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Root Cellar Venting and Wall Material Questions

 
Steve Sherman
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We have a small room (6'x8') which is in the NW corner of our barn, at the basement level. Two walls are concrete foundation in direct earth contact (with moisture barrier on the outside), the other two are insulate 2x6 stud construction. Ceiling is insulated 2x joist construction. We have been using this room to store root crops for a few years before it was finished, and it has worked somewhat. There were issues of it getting below freezing when it was very cold out, and it tends to be drier than one would like for storing many root crops. I expect the temp thing to be solved once all the insulation is up. But before I do insulate, I need to run some vents.

I've read a few articles/books on root cellar design, and l am planning an intake vent at the floor in the NE corner and an exit vent at the ceiling in the SW corner. Most of the books suggest a 3-4" diameter size for these vents. However I am wondering if I can/should perhaps use something smaller, like 2" diameter pipe. We are located in the foothills W of Denver-Boulder CO. Climate here is ag zone 5a (-20F min temps) and it is quite dry and windy most of the winter. I am less concerned with exiting excess moisture than I am over venting and pulling in too much cold air and freezing the vegies. The only downside I have thought of for the smaller vent size is a slower cool down of the cellar in the fall, which I think I can compensate for by running a small fan on select cold nights.  

What do folks think?

The next question will be what to use for covering the stud walls and ceiling once the insulation (fiberglass) is in? Sheet rock is cheap and easy to install, but likely will not hold up well to moisture (not that it will be that wet in there in our climate). Does anyone have anysuggestions for material that will hold up to moisture and be cleanable?

Thanks.
 
Gilbert Fritz
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Location: Denver, CO
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Hi Steve,

Welcome to Permies!

I'm also in Denver, and I'm interested to see what answers you get. I have to say that I think fiberglass and sheetrock are bad ideas due to water and mold damage. But I hope somebody who knows a lot about this topic chimes in!

If you don't get an excellent answer in another day or so, you can go to the tinkering with this forum thread and invoke the 48 hour rule.
 
Mike Jay
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Location: Northern WI (zone 4)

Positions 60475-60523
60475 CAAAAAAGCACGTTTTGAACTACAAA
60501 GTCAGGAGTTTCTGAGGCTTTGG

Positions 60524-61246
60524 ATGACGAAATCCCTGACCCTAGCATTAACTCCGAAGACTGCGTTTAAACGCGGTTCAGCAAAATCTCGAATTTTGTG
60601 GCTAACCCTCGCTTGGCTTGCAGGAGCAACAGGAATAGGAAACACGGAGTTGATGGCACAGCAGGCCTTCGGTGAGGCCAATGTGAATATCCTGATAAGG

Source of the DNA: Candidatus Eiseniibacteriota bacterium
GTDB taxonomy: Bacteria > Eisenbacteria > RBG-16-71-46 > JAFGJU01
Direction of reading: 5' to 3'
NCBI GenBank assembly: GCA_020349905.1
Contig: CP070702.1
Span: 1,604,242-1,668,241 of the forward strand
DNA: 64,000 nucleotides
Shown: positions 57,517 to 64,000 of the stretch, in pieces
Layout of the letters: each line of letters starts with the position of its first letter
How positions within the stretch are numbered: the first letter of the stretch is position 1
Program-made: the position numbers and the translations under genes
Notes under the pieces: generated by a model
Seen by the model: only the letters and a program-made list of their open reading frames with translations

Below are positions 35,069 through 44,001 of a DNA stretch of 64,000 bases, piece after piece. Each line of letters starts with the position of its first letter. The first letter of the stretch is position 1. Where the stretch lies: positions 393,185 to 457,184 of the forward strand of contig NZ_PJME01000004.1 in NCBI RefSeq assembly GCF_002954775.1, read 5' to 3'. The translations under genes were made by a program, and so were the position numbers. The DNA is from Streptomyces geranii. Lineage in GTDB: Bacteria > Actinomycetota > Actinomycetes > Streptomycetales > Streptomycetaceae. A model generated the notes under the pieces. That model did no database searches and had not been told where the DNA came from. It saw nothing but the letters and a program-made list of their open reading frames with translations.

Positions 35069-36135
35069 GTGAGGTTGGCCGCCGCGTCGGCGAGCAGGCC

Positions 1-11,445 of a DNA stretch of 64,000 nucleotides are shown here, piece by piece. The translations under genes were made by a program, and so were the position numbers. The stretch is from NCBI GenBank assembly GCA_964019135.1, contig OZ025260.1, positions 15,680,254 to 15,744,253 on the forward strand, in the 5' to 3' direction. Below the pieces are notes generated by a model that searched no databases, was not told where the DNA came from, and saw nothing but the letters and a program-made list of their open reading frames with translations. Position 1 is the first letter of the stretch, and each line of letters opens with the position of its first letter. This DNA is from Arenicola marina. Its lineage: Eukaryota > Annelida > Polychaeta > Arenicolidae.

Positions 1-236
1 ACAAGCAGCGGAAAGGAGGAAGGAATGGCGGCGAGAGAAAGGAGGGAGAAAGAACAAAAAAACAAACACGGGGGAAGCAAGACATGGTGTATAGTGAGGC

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I'm not an expert but I have a root cellar in my basement.  My vents are 4" and I have a fan on the inlet to help cool it in the fall.  Since it's in a house (in a cooler room of the basement on the North side) I may have more trouble getting it cold enough in the fall.  I bet I run the fan for a month (when the temp is lower outside) to get it finally cold enough each fall.  I'd put in 4" ducts, you can always partially block them if you wished they were smaller in the future.

Last winter there were a few weeks where it was getting too cold so I cracked the door open a bit to let it warm up to 34 degrees.  My vents are next to each other (not high and low as recommended by the books) so very little air circulates if the fan isn't running.

My root cellar has a block wall against the exterior on one side and poured cement on the other three sides (I didn't do it, the guy before me did).  But I do like the cement walls.  I would definitely avoid sheetrock.  When/if you get it damp enough for your roots, the sheetrock will probably start to get soft or gross.  You might want a vapor/moisture barrier between the root cellar and your studs to contain the humidity and protect the wood.  A building sciences person will probably chime in to correct or amend this but that's the way I'd be thinking.

I'd probably use milk house paneling as my interior finish.  It's plastic and designed to be washed down.  Caulk or seal the joints to protect the wood studs.

Our "solution" to a lack of moisture is a $9.95 atomizing humidifier that uses a water bottle as its supply tank.  It's so cheap that it doesn't turn off when the humidity gets to 50%, 60% or wherever fancy humidifiers stop.  So it can get us up closer to 90% if we keep it filled.
 
Destiny Hagest
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I merged your stuff with the following thread. I hope that is okay by you.
 
Alex Sonnenschein
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Location: Whittier, California
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I am not completely sure where you are coming from with your post (in terms of concepts).